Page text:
S&P 500, VIX Index, Stock Sector Diversification, Macro – Talking Points
- The S&P 500 has 11 sectors to choose from to diversify your stock portfolio
- Expanding exposure is not always ideal to avoid market volatility
- What levels of VIX undermine this strategy and what can traders do?
What is stock sector diversification?
If an investor wants to diversify exposure in the US stock market, there are plenty of sectors to choose from in the S&P 500. On the pie chart below, there are 11 to choose from from growth-oriented IT to industry-focused value-focused companies. To hedge sector-specific risks, a trader can allocate his portfolio among a combination of these.
In such a situation, if the S&P 500 hits a bump, losses in one corner of the market may be offset or reduced by gains in another. This may work if not all sectors of the market are in perfect harmony. However, when nearly every corner of the index falls in a binary movement, the stock diversification strategy becomes increasingly unreliable.
This is not a case against a stock diversification strategy. Instead, this is an analysis of conditions in the market that affect the sectors moving together in the S&P 500. This is performed using the CBOE Volatility Index (VIX), also known as the market’s preferred “fear gauge.” With that in mind, what levels of VIX should traders and investors watch that risk undermining a stock diversification strategy?
The collapse of the S&P 500 sector
What is VIX and why should traders watch it?
VIX was created in 1990 to be used as a standard for analyzing expectations of volatility in the US stock market. They are traded in real time, reflecting expectations of price action over the next 30 days. As such, it tends to have a very close inverse relationship to the S&P 500. In other words, as stocks go down, the VIX goes up and vice versa. To dig deeper into VIX, Check out the full guide here.
This inverse relationship can be seen in the following chart, which shows the average performance of the S&P 500 compared to equivalent VIX levels since 2002. For the study, average weekly data is used to calculate monthly results. This is done so that it helps to avoid the ‘volatility swing’ being cut off, while the monthly reading can bump into data that fails to capture the broader trend.
Looking at the data, April tended to see the most optimistic performance of the S&P 500, averaging 2.06%. After that, that performance faltered before hitting a bottom in October, when the benchmark stock index returned about -0.1%. During this period, we saw the VIX rise, starting at 18.30 in April, and then rising to 21.23 in October. Knowing this, we can now take a look at what’s happening inside the S&P 500.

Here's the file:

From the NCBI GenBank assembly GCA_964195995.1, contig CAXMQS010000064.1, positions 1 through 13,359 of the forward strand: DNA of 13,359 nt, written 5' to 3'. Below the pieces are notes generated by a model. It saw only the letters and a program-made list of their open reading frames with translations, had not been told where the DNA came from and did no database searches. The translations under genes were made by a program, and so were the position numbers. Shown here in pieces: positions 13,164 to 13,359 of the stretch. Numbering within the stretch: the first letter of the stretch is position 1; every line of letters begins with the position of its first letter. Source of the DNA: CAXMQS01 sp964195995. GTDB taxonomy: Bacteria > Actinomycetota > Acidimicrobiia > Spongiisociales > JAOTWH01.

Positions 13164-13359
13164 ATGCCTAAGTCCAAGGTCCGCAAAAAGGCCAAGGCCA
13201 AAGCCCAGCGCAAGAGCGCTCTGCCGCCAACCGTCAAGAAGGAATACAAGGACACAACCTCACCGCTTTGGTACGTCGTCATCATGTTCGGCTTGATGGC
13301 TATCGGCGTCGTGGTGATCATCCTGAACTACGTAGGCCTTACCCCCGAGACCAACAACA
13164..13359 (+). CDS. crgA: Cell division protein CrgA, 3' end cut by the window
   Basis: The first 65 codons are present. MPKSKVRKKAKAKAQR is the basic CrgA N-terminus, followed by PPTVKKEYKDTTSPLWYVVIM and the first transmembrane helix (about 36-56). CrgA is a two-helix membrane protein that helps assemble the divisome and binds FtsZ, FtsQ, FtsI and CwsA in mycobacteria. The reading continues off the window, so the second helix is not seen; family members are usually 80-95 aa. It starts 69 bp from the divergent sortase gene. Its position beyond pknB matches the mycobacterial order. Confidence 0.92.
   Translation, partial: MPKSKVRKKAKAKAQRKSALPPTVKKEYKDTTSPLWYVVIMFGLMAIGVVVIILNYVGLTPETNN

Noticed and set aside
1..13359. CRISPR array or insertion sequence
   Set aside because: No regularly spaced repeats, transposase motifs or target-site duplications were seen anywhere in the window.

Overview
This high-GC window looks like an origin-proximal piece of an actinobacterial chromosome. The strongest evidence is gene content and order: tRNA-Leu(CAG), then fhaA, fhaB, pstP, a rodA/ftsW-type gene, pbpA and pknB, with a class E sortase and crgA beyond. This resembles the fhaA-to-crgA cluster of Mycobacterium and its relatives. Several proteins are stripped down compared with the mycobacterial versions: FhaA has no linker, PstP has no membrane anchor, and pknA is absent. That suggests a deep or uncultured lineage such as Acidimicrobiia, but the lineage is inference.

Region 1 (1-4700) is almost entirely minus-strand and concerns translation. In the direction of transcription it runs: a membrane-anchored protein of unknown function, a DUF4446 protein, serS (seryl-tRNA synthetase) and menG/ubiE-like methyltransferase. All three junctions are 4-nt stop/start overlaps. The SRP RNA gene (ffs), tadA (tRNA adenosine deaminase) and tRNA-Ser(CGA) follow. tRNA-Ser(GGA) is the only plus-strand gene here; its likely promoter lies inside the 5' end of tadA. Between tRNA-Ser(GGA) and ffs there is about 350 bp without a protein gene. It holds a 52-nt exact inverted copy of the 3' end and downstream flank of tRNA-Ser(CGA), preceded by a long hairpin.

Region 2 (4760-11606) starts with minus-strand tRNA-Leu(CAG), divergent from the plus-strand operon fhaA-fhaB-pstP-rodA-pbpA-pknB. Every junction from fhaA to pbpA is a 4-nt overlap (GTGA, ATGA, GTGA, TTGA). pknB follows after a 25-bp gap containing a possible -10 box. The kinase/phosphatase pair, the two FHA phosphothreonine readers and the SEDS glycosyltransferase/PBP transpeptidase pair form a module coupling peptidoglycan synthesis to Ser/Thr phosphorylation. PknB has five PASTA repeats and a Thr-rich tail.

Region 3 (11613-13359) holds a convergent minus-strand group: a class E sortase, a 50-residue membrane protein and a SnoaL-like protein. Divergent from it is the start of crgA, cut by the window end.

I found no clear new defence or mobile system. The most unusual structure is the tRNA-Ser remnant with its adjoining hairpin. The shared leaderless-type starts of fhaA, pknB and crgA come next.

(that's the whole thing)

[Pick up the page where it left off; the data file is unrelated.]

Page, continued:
VIX vs. S&P 500
S&P 500 Relationships Across Sectors with VIX
To see when a stock sector diversification strategy could fail, we will need custom price indices for the 11 sectors in the S&P 500. The data used for the latter only goes back to 2002. We can then find correlation levels between VIX and each sector using a one-month rolling basis One. Correlations range from -1 to 1. Reading A -1 means perfect inverse movements between two variables, while 1 is perfect harmony.
Calculating the average of all 11 outcomes in each reading period provides cross-sector correlation with VIX. Then, the correlations are separated into groups ranging from strong (-1 to -0.75), medium (-0.75 and -0.50), and weak (all values greater than -0.5). The strong reverse reading reflects the VIX up/down as the sectors together fell/rise with the most consistency. Weak sectors represent sectors that move more freely.
At 7 out of 12 months, higher levels of VIX were associated with stronger inverse associations across sectors with the ‘fear scale’. For example, VIX’s average weekly price in March was 26.55 when the S&P sectors moved the most in unison. The price fell to 15.28 when we saw the sectors moving more freely. Knowing this, what levels of VIX could undermine the diversification strategy across sectors?
VIX price against different levels of cross-segment inverse correlations in S&P
When can a stock sector diversification strategy fail?
We can now average VIX prices for all months and years since 2002 based on the three correlation groups. At the same time, we will average and align the weekly performance of all S&P segments based on the same categories. On the chart below, we can see that the result was somewhat predictable. Strong inverse correlations with VIX are in line with increasingly poor performance across sectors.
When we saw all sectors moving against the direction of VIX, the average price of the “Fear Scale” was 22.85. When this occurred, the average return per sector was -0.47%. On the contrary, when the sectors moved more freely relative to VIX, the price of the latter was 16.72. At this price, the average return between each segment was +1.08%.
It should be noted that correlation does not imply causation. Just because VIX is at an arbitrary price does not mean that it is the only reason for the trading dynamics between sectors. Instead, it is used here as a frame of reference. What actually causes markets to drop in binary moves is a combination of fundamental factors: monetary policy, fiscal spending, company direction, and more.
What can traders do about volatility?
Knowing this information, what can traders do when they expect high volatility and strong correlations across market segments? High volatility surges are often short-lived and temporary. During these times, haven-oriented assets tend to outperform. This includes the US dollar, Which often rises in times of global market stress. Short selling of shares is something else. Reducing exposure to existing and new tasks also helps. Combining these can help prepare dealers for some off-roading.
VIX price vs. S&P 500 segments performance based on correlation groups
– By Daniel Dobrovsky, strategic for DailyFX.com
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